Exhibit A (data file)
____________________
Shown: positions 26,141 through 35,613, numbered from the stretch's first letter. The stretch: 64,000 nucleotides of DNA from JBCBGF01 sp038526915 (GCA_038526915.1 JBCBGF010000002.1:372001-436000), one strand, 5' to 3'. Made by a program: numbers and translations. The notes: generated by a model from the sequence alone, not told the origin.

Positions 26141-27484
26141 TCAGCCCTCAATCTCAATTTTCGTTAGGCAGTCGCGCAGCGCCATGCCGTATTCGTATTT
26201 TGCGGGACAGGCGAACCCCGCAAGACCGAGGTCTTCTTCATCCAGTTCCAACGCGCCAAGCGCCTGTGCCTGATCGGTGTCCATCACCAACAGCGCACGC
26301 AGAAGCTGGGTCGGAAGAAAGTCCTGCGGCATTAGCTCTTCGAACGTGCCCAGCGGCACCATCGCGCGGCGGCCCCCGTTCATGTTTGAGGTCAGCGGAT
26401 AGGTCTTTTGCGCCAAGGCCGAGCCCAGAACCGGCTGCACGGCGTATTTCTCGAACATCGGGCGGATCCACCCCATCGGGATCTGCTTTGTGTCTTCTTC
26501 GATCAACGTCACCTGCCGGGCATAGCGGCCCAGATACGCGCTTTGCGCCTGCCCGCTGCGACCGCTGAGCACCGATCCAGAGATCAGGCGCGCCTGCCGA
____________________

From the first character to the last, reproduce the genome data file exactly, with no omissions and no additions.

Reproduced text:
Shown: positions 26,141 through 35,613, numbered from the stretch's first letter. The stretch: 64,000 nucleotides of DNA from JBCBGF01 sp038526915 (GCA_038526915.1 JBCBGF010000002.1:372001-436000), one strand, 5' to 3'. Made by a program: numbers and translations. The notes: generated by a model from the sequence alone, not told the origin.

Positions 26141-27484
26141 TCAGCCCTCAATCTCAATTTTCGTTAGGCAGTCGCGCAGCGCCATGCCGTATTCGTATTT
26201 TGCGGGACAGGCGAACCCCGCAAGACCGAGGTCTTCTTCATCCAGTTCCAACGCGCCAAGCGCCTGTGCCTGATCGGTGTCCATCACCAACAGCGCACGC
26301 AGAAGCTGGGTCGGAAGAAAGTCCTGCGGCATTAGCTCTTCGAACGTGCCCAGCGGCACCATCGCGCGGCGGCCCCCGTTCATGTTTGAGGTCAGCGGAT
26401 AGGTCTTTTGCGCCAAGGCCGAGCCCAGAACCGGCTGCACGGCGTATTTCTCGAACATCGGGCGGATCCACCCCATCGGGATCTGCTTTGTGTCTTCTTC
26501 GATCAACGTCACCTGCCGGGCATAGCGGCCCAGATACGCGCTTTGCGCCTGCCCGCTGCGACCGCTGAGCACCGATCCAGAGATCAGGCGCGCCTGCCGA